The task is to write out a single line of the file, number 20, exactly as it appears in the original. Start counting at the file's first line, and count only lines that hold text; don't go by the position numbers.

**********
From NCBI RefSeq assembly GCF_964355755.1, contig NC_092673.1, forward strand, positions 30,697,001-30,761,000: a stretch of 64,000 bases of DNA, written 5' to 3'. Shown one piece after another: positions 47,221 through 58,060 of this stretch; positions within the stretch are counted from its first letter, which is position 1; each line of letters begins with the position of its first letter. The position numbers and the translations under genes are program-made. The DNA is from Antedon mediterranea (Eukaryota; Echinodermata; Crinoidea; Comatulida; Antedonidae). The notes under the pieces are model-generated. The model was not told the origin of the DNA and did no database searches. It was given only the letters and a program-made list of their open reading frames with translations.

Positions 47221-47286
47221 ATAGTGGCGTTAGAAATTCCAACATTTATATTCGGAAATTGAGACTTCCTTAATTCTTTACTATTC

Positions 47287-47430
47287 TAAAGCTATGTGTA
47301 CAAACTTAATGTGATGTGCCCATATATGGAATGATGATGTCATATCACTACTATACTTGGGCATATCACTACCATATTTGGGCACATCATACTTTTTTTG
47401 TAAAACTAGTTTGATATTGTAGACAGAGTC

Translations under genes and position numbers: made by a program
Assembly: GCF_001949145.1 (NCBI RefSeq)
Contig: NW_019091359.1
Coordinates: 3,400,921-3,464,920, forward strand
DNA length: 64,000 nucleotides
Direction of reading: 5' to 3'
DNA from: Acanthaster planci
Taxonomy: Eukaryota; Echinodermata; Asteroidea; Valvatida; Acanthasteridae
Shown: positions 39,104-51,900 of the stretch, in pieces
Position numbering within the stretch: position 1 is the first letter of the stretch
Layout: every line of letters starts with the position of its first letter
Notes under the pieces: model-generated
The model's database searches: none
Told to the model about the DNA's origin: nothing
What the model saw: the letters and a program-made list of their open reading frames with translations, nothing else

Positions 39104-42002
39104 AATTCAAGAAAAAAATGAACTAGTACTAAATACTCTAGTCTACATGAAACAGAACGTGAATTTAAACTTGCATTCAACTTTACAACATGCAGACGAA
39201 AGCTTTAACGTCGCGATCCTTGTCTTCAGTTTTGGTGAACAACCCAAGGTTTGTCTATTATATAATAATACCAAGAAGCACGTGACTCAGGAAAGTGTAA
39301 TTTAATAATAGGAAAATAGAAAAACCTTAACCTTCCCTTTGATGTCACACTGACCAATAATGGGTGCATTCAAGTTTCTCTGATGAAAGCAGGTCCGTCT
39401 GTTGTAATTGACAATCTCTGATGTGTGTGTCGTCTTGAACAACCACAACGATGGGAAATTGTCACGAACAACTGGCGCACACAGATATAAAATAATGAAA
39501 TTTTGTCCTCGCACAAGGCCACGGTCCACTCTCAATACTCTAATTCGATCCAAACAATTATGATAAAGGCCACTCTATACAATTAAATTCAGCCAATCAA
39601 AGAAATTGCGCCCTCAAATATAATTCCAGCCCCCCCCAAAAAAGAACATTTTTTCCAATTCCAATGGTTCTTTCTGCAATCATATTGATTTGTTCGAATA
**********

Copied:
The model's database searches: none